New Vulnerability Affects All Versions Of Internet Explorer


A newly vulnerability in Internet Explorer is creating a potential field day for hackers:

Hackers are already at work exploiting a newly discovered flaw in Microsoft’s Internet Explorer that has left more than half of the world’s Web browsers vulnerable to attack, including those on many federal government computers.

Microsoft said it was aware of “limited target attacks” in a security advisory posted Saturday. The flaw affects Internet Explorer versions 6 through 11. However, hackers are mostly targeting versions 9 through 11, according to the security firm FireEye, which discovered the flaw.

The most vulnerable versions represent 26 percent of the total browser market, according to FireEye, which has termed the repeated assaults “Operation Clandestine Fox.” But that number jumps to about 56 percent when you include IE versions 6 through 8.

This is what is known as a “zero-day” threat because there was zero time between the discovery of the vulnerability and the first attack by someone exploiting it.

Not every vulnerable Web browser has been compromised. To exploit the vulnerability, hackers have to trick users into taking some sort of action such as clicking on a link or opening an e-mail attachment.

The flaw relies on a well-known flash exploitation technique to bypass Windows security protection. Once the bad guys are in, they can install malicious software without users knowing.


Microsoft says once it finishes investigating the issue it will issue a fix for the problem, either in a monthly security update or a special security update.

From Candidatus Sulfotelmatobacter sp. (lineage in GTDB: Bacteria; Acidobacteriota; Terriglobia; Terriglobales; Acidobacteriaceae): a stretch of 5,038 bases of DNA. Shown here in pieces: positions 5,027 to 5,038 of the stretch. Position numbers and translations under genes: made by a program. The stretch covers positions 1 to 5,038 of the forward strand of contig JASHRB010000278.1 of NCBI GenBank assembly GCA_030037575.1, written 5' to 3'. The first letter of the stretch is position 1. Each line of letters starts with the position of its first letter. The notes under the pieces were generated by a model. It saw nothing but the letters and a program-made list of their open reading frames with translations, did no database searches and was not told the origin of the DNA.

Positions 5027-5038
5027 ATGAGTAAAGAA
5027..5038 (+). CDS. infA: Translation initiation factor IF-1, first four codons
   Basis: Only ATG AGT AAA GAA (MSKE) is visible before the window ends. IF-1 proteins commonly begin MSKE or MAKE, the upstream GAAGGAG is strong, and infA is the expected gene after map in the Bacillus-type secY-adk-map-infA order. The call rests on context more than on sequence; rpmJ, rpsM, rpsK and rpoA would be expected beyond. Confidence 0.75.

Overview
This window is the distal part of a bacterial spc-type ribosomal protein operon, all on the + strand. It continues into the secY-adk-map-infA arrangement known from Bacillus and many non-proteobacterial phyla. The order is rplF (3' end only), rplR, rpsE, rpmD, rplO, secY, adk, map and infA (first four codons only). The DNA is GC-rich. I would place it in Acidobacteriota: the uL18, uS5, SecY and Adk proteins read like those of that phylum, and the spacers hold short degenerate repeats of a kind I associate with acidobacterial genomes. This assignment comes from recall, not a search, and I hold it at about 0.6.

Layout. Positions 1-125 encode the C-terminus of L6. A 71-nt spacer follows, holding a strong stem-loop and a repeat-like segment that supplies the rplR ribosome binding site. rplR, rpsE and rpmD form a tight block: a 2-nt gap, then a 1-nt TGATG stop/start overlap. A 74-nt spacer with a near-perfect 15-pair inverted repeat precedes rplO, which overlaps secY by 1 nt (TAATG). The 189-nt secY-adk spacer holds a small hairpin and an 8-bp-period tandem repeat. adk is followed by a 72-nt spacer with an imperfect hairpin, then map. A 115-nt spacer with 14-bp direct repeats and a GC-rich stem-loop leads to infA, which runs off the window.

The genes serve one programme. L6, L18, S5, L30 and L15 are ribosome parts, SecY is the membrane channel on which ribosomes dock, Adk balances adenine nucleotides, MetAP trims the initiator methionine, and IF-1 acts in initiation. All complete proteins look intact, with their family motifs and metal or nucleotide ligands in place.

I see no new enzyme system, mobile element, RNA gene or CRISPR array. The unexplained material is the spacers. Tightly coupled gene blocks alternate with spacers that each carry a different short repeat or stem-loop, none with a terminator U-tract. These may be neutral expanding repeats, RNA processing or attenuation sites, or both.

Until the patch is released, using a different browser such as Chrome, Safari or Firefox is good idea.

Brian Resnick notes that this presents a particular problem for the United States Government:

Over the weekend, Microsoft announced a huge security flaw in its Internet Explorer Web browser (in versions IE6 through IE11). “An attacker who successfully exploited this vulnerability could gain the same user rights as the current user,” Microsoft wrote in its advisory.

In response, the Homeland Security Department issued its own memo, advising computer users within the federal government to “consider employing an alternative Web browser,” seeing that the vulnerability “could lead to the complete compromise of an affected system,” which is not desirable.

A vulnerability like this is especially bad for the U.S. government, which tends to cling to older technology. That’s not to say that Internet Explorer is an “old” technology; it’s updated regularly. But it is losing market share, asNational Journal‘s Stephanie Stamm demonstrated in the graphic posted below. The browser also causes headaches for developers, because it renders Web pages differently than other browsers do. It also has a history of security glitches. Generally speaking, it’s thought to be the Hotmail of Web browsers.

Why anyone is still using Internet Explorer is one of those things that I’ve never been able to figure out. Nonetheless, if you are one of those people, consider this a good opportunity to jump ship to Chrome, Firefox, or Safari.